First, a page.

Filtering out the MBA-speak, this might look like:

Prefer to do the coolest stuff that’s not that hard to pull off.

And this starts with getting the idea behind ‘points’ straight.


Last week, I was disengaged from life.

In Boston, it started with the Marathon, the bombings, showers of sadness, and blooming examples of human goodness.

It ended with a man hunt, more bravery, more death, cities on lockdown on both sides of the Charles River, and the capture of a suspect, alive, ending one set of questions and spurring even more.

Folks around here dealt with all this differently; for me, the days in between were ones of angst and… blah. A party that caused mass injuries 3 and 4 blocks from where I live and STILL on the loose had me hooked on unraveling details and perfunctorily doing everything else.

I can give blood! Oh, they have enough. What else do folks need? Oh, so displaced marathoners & visitors need beds? OK, my name is on that list. What else can I do???

(Crowd-sourcing the analysis of submitted pictures and video was a great idea, I thought. It didn’t really output pictures of the current suspects, but I read it was a motivator for the FBI to release pictures of THEIR suspects.)

That week, I was disengaged from life.

Lost in events I could do very little about, I did a whole lot of nothing; my ScrumOfOne Sprint backlog was put on hold (including writing a post for this blog). Now, maybe not everybody is like this, but I have this itch to be productive. If I’m not moving forward with something, however tangentially, I feel like a slob, and that gets me down. For this completely different, yet derivative reason, last week bummed me out. Especially after blogging about how taking action means you are alive, doing something (anything) makes you a better person, last week I just floated, thus feeling less alive. (…yes, I am thankful I have all my limbs and that none of my friends or loved ones were directly affected…)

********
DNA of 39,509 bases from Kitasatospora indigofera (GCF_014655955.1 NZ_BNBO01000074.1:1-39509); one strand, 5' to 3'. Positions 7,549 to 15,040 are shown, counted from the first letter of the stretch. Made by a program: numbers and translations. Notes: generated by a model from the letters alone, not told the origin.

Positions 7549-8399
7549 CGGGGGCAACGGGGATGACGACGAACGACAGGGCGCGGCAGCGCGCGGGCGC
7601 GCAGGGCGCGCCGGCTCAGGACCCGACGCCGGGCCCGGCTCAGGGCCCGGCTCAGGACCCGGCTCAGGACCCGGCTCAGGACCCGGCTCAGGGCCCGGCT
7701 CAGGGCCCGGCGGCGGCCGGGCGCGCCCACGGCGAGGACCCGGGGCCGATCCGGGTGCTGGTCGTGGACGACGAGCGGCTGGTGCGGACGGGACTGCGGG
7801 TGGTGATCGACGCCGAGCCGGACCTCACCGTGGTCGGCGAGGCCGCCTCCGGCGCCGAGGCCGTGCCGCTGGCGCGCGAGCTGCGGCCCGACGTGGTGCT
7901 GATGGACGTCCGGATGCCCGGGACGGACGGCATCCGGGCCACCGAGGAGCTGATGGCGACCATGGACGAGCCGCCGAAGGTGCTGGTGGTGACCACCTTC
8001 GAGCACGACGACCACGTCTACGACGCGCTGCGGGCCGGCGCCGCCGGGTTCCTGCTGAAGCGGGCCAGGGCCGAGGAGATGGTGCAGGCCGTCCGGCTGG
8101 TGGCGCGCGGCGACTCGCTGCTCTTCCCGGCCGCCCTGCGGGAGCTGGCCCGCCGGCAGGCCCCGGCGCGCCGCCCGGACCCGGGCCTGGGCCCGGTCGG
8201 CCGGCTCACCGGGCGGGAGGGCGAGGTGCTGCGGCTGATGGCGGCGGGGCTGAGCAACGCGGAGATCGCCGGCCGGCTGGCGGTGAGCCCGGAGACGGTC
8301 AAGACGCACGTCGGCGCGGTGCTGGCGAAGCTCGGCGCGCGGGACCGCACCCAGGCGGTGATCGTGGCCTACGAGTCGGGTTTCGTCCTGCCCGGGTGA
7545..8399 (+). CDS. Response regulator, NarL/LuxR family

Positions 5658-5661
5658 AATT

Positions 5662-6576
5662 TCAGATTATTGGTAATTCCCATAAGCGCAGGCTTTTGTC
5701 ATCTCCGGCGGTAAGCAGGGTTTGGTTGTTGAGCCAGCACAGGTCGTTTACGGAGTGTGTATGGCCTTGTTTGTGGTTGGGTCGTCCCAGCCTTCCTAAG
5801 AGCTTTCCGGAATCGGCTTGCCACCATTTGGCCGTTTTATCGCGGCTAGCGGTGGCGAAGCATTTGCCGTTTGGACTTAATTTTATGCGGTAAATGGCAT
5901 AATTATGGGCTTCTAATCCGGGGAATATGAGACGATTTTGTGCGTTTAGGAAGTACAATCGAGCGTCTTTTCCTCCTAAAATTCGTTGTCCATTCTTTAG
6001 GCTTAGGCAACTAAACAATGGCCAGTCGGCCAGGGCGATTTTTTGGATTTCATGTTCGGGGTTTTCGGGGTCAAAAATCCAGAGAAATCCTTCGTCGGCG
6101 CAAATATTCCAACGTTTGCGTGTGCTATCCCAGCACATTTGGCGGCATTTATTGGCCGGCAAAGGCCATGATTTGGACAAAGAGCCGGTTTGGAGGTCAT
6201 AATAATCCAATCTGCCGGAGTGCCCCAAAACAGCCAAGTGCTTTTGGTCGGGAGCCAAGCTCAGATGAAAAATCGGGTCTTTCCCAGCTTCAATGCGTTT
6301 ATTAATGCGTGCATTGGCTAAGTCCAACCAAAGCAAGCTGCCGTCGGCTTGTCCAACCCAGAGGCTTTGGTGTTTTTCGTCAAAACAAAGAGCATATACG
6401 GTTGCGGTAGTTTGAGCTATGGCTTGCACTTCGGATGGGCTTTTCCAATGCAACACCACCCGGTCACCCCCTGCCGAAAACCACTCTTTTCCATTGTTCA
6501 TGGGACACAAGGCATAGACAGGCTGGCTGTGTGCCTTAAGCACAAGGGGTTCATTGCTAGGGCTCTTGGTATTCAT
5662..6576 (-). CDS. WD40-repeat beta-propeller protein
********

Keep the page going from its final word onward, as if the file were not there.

Once we got the (suspected) bad guy, I felt more at ease to catch up with daily chores and otherwise get back into being proactive, maybe even do something brave, requiring confidence, which would beget more confidence.

…something that would re-engage me with life…

I got engaged.

Do Courage to Gain Confidence

What is life? (Baby, don’t hurt me…)

On David DeAngelo’s ‘On Being A Man’ program, he has a guest, Dr. Paul Dobransky, M.D., where he asks this very question. His very answer is:

Life is irritable.

This response is biological (bad pun alert) in nature (sorry), in that lifeforms will purposefully interact with the environment. The environment does something to the life form, and the life form makes a decision to do something else, versus a rock, in his example, which does anything a rock does, passively. Come to think of it, rocks don’t really do; things are done unto rocks. (How embarrassing: rocks can’t even decide to rock out!) Thus, this answer evolves to:

Life makes decisions.